Abigail Klein Leichman
May 18, 2014, Updated June 21, 2015

“Living in minus” is a well-known phrase in Israel. It means one’s bank account is chronically overdrawn.

Not only low wage-earners live in minus. The problem stems from mismanagement of whatever amount of money one has, according to Mindy Ajzner, CEO of Chaim BePlus (Living in Plus), a nonprofit organization that trains Israeli youth from all sectors of society how to avoid a lifetime of overdraft.

Since she founded Chaim BePlus in 2006, more than 8,000 Jewish, Arab, Druze and Bedouin 17- to 21-year-olds across Israel have learned how to manage their finances, stick to a budget and save money.

Ajzner has a senior bookkeeping certificate and a degree in education. “I started counseling families in debt, and realized I wanted to work on prevention. That’s why I started Chaim BePlus,” explains the Canadian immigrant living in Ra’anana for three decades.

The course is taught by trained college-age mentors with excellent communication and leadership abilities. Using a kit with lesson plans, film clips, games and worksheets, they’re dispatched to fill “orders” from high schools and other youth programs to mentor students in grade 11 and 12 – that critical age when most teens have a bank account and a driver’s license.

“The whole idea is that the mentors are peers going through the same process themselves. They also want to buy a motorcycle, travel overseas, go on dates and buy things in the mall. It’s not academic; it’s about ‘Do I really need two new pairs of shoes in my closet?’ ‘Will I have enough money for a vacation if I go out every week?’ It’s all about choices,” Ajzner tells ISRAEL21c.

AMIT students in Petah Tikva with their Chaim BePlus certificates.
AMIT students in Petah Tikva with their Chaim BePlus certificates.

Originally the program used printed materials. Today everything is digitized. Mentors present five frontal teaching sessions interspersed with five one-on-one coaching sessions via phone, Facebook and/or Whatsapp for each participant.

“We’ve got 46 mentors in every part of Israel, and because we’re all hooked up to Google Drive, everyone has access to the same curriculum and content,” she continues. “The mentors have a smartphone app we made for them with checklists for each of the 1,500 kids, and that allows us to monitor everyone’s progress in the office. The kids use Facebook to send us feedback on how they are saving money.”

Tangible results

Ajzner says the results of the lessons are very tangible.

“After a lesson, kids may go to their bank and demand to get service charges reduced, or they’ll call their cell phone company to make sure they’re getting the best deal,” says Ajzner. “All these small steps build you up to be a financially healthy person.”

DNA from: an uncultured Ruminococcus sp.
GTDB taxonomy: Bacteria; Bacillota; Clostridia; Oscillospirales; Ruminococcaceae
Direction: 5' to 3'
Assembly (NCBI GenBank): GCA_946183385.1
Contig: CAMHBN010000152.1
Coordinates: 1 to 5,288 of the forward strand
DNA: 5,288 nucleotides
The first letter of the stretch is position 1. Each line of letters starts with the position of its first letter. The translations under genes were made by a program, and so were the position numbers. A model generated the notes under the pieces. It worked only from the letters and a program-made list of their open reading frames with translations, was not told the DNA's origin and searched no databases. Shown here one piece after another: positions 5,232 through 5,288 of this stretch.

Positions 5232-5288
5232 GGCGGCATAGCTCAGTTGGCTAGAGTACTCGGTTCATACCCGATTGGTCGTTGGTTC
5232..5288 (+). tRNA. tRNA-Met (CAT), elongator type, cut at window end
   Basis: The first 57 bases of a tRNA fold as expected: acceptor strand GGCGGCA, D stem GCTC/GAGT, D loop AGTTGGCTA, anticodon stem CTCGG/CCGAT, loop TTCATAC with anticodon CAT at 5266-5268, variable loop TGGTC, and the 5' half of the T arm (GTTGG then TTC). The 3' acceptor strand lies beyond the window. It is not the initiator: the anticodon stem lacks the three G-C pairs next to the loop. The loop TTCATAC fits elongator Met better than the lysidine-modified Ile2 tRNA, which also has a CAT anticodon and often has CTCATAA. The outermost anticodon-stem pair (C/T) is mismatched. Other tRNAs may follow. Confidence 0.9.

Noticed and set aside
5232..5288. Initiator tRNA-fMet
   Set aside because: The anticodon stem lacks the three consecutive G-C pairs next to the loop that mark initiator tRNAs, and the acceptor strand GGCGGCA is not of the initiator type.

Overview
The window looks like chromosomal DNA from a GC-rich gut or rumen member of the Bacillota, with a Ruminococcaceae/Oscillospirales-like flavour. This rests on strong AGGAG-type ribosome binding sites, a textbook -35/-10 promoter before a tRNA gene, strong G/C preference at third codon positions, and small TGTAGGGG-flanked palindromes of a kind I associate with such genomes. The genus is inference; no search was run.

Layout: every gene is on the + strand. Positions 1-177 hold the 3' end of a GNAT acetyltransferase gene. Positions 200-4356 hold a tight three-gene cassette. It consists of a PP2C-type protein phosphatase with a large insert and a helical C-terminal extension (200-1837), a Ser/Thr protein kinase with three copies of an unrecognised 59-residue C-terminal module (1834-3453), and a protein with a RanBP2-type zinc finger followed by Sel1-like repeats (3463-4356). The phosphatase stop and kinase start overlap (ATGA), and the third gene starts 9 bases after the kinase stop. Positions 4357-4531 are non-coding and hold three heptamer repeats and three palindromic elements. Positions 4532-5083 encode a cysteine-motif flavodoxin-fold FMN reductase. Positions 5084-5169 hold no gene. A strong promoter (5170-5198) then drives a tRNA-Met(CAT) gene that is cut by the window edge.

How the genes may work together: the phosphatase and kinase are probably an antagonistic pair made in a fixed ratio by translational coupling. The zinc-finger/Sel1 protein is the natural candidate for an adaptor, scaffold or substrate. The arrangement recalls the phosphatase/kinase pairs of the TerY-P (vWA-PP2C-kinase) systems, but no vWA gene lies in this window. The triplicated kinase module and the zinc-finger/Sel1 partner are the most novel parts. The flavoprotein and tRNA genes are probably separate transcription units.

Chaim BePlus partners with major educational networks like Amal, Atid, ORT, AMIT, Tamat, Naamat and Sherut Leumi (National Service). “They order the course and form the groups. As soon as they have a group of 10, we send a mentor to give the specific lessons chosen by the head of that group.”

On May 26, Chaim BePlus is presenting “How to Help Our Children Become Financially Independent” in Petah Tikva with Michal Dalyot, Israel’s “Super Nanny,” and Nachman Lidor, an Israeli expert on family finance.

“A lot of teachers want to learn about financial management and we can’t be in every school, so we decided to bring them all together for one night with experts on this topic,” says Ajzner, who was alarmed to read a recent report that 87 percent of married Israelis are still supported by their parents.

Cadets at Amal Holtz High School in Tel Aviv with their mentor, right.
Cadets at Amal Holtz High School in Tel Aviv with their mentor, right.

Two years ago, Chaim BePlus began a partnership with the Arab-Jewish Center for Equality, Empowerment and Cooperation – Negev Institute for Strategies of Peace and Development in Beersheva, through which Bedouin mentors are being trained. All materials have been translated into Arabic.

“We’ve got youth at risk, high-school dropouts, technological pre-army program participants, Ethiopian-Israelis, middle-class teens and everything in between. We want to embrace everybody,” says Ajzner.

Preparation for peace

The course is meant to stimulate each participant’s better judgment.

“We never tell anybody what to do. We tell them rules for financial well-being and they make their own choices,” she emphasizes.

“It’s great preparation for marriage, because our goal is not about the money but to help them have a good life, which in our view means peace of mind. If you have peace of mind — when you can make do with what you have and don’t owe anybody money — you’ll smile at your spouse and be relaxed with your children. This is the basis of a happy marriage and good health.”

Moreover, Ajzner sees Chaim BePlus as a peacemaker.

“My vision is economic stability as the basis for peace in Israel,” says Ajzner. “If all these sectors are financially stable from their youth, then they won’t be interested in conflict.”

Chaim BePlus, which has just two full-time employees, is financed by foundations and private donors. Additional funders are needed as demand for the program grows.

“Donors want to see long-term results, and we are fighting poverty not with short-term ‘band-aids’ like food donations, but with life skills,” says Ajzner.

“Many kids growing up in families in overdraft are worried they will go through that, too. When a mentor comes in with ideas on how to break that pattern, that’s really special and gives them hope.”

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